If you believe in destiny—that things will happen to you in the future no matter what—then you must also believe that you cannot control destiny. That’s the deal: destiny, or your fate, cannot be mastered. The phrase has gained popularity in sports recently; win this game, teams are told, and you will control your own destiny.
However factually incorrect the phrase is, though, the spirit of the saying was true in Charlotte on Sunday. The winner of the Seahawks-Panthers game would own a crucial tiebreaker between two teams vying for a wild-card berth and, should they win all of their December matches, they would be in the NFC playoffs.
Destiny chose the Seahawks on Sunday. In a game where Seattle led for only five minutes and four seconds—in the middle of the third quarter—until the final second, the Seahawks topped the Panthers 30–27 on a last-second Sebastian Janikowski field goal to move to 6–5.
“That’s what we wanted. We would rather be in no other situation,” Seahawks WR Doug Baldwin said. “It was a beautiful win for us and now we’re in the drivers seat, which is vitally important for us as we continue this run.”
The Panthers, who fumbled five times Sunday but amazingly lost none, blasted their season-high in total offense with 476 yards. They possessed the ball nine times and punted just once. Christian McCaffrey touched the ball 28 times for 237 yards. Sure, Cam Newton couldn’t convert early on fourth-and-two inside the five-yard line and he threw a third-quarter red-zone interception, but even that didn’t sink the Panthers. The undoing of Carolina—losers of three straight—was giving up The Big Play.
Seattle’s three biggest plays of the game all came in the second half and on third or fourth down—in other words, they were backbreakers. The first came in the third quarter on third-and-12 from the Seattle 33. Russell Wilson found second-year receiver David Moore open for a 54-yarder that got the Seahawks inside the red zone. The ensuing touchdown gave the Seahawks their first lead of the game at 17–13.
“It was a play that Schotty [offensive coordinator Brian Schottenheimer], he thought for a fact it was going to work and we’d been running it,” Moore said. “It feels good to go out there and see it executed the way it did. It was just running with speed, make your first move and have a plan to escape.”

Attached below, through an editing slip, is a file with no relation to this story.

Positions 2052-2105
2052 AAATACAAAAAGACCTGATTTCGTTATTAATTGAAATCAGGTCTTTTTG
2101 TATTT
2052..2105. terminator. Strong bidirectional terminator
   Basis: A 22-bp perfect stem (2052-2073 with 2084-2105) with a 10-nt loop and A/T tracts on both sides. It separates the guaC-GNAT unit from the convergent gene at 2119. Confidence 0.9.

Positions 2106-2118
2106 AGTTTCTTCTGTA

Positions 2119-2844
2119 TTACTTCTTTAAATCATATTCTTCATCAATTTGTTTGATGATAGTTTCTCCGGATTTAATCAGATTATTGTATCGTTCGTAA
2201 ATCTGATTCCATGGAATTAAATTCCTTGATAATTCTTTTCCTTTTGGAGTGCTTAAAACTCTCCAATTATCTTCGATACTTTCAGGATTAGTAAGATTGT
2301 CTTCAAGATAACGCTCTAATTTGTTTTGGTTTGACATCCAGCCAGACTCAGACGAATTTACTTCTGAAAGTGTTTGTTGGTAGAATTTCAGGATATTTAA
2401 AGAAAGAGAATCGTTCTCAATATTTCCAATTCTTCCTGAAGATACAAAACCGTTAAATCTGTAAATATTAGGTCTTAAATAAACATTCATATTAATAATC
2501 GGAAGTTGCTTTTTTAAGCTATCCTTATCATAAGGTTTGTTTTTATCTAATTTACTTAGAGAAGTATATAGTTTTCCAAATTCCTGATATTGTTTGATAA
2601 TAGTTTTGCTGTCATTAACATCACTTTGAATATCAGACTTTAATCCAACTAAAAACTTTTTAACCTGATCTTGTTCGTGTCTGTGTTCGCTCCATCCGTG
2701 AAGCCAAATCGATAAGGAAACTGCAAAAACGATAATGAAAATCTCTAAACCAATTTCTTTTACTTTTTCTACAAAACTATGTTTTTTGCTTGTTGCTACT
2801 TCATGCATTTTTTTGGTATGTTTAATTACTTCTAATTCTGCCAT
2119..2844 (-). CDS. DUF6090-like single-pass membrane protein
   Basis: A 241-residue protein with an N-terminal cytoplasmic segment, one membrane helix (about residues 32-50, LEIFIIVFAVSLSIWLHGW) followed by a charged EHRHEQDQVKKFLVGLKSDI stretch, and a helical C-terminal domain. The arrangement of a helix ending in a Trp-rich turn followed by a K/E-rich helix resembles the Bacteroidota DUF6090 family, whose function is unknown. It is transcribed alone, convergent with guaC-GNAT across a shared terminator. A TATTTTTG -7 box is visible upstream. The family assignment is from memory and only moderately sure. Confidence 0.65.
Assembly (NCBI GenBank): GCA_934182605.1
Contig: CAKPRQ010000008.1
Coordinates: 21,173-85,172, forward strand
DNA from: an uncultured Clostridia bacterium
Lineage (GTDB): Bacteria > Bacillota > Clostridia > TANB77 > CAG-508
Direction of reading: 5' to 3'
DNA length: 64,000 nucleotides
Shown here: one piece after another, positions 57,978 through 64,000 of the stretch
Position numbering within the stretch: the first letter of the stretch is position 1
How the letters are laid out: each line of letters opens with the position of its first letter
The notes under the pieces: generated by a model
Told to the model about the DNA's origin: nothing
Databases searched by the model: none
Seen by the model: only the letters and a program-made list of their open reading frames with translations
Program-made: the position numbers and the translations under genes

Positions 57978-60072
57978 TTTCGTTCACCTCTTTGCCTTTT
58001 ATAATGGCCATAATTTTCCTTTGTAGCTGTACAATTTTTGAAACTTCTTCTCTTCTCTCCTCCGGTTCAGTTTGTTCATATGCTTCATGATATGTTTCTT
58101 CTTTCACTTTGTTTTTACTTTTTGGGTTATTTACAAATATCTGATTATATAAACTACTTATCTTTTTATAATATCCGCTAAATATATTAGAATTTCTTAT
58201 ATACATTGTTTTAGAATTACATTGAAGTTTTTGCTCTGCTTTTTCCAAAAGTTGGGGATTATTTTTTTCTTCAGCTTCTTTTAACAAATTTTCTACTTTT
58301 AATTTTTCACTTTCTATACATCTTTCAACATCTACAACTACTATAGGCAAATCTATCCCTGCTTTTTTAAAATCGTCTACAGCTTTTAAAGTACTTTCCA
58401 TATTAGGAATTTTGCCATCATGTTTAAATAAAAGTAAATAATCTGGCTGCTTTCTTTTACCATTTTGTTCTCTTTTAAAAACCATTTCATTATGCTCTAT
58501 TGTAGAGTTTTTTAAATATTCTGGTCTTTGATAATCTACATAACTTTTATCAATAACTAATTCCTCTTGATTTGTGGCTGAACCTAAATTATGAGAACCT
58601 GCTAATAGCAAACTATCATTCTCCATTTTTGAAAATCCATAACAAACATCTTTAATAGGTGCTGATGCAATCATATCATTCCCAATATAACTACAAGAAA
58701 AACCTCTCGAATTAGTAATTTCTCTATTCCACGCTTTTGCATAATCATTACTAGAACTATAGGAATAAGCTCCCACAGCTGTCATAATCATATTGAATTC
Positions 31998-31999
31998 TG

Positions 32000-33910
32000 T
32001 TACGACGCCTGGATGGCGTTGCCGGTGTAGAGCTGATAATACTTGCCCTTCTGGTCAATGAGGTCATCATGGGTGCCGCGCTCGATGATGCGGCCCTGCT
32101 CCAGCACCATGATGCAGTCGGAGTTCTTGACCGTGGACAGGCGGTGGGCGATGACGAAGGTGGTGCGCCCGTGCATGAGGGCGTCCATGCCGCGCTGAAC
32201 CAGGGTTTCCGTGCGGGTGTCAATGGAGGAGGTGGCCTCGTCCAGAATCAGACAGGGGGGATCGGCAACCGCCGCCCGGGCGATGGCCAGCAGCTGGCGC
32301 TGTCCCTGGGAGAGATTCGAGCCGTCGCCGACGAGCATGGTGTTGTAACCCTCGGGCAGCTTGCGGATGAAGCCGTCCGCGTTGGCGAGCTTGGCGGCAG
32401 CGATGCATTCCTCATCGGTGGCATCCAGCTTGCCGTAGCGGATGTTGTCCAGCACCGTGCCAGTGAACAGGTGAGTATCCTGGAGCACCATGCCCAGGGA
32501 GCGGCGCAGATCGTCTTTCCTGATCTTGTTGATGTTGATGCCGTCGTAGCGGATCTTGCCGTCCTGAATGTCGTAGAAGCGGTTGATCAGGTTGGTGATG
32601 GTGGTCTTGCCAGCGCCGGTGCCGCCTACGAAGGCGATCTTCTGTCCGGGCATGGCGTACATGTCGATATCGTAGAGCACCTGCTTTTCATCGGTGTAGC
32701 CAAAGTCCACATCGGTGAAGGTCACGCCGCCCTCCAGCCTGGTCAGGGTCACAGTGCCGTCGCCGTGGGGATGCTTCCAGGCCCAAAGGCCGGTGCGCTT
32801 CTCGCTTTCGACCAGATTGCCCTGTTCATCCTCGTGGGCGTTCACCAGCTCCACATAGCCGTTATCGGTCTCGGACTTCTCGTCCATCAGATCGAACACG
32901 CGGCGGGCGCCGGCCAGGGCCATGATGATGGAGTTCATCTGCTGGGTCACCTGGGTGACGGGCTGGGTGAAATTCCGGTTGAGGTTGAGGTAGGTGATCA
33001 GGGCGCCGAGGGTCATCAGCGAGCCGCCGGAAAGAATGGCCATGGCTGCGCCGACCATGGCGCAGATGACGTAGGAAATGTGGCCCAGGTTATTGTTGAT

Down 27–20 with three minutes left in the game, Wilson connected with Moore again. This time it came on fourth-and-three from the Carolina 35. Moore was matched against second-year corner Corn Elder, who kept pace on the go-route but never looked for the deep ball on fourth down.
But credit should also go to Moore, who has emerged as a tremendous find in the seventh round by the Seahawks in the 2017 draft. He never extended his hands early—something receivers coach Nate Carroll had been stressing to his players this week during practice against these Panthers—and he hauled in the pass with his left hand only for the 35-yard score.
“It’s just an aggressive defensive back corps,” Moore said. “Any defensive back that’s real aggressive, they’re going to try to get you at the line and they’re going to try to play through the ball. The later you can show your hands the better it’ll come out for you.”
But the clincher came with a minute left in the game. Panthers kicker Graham Gano had just seen his 52-yarder go wide right for his second missed field goal in as many games (he was previously 11-for-11 before last week). Carolina had Seattle in third-and-five at midfield when Wilson, as is his wont, bought time outside the pocket. Tyler Lockett slipped past cornerback Captain Munnerlyn, who moved from inside to outside corner after a first-quarter quad injury sidelined stud rookie Donte Jackson for the rest of the game, and easily caught the 43-yard pass that would set up Janikowski’s 31-yard chip shot, his 123rd career make from within 39 yards.
“I worked on the scramble drill and went deep,” Lockett said. “The DB kind of tracked it a little bit wrong so I was going to jump for it at first and then I saw I could wait for it to come down so that’s what I did.”
Less than three weeks ago the Panthers were 6–2 and a game behind New Orleans with their Weeks 15 and 17 tilts set up to decide the NFC South and first-round bye. Now they need the NFC East teams to cannibalize each other and while finding four wins in the final five games to get into the playoffs for the fifth time in six years.
Meanwhile, the Seahawks have gotten their two Rams’ losses out of the way. Seattle failed in Weeks 5 and 10 to top L.A., and it finishes with San Francisco (twice), Minnesota, Kansas City and Arizona to close the season.
Who knows what Seattle’s destiny is, but at the very least, the team is in control.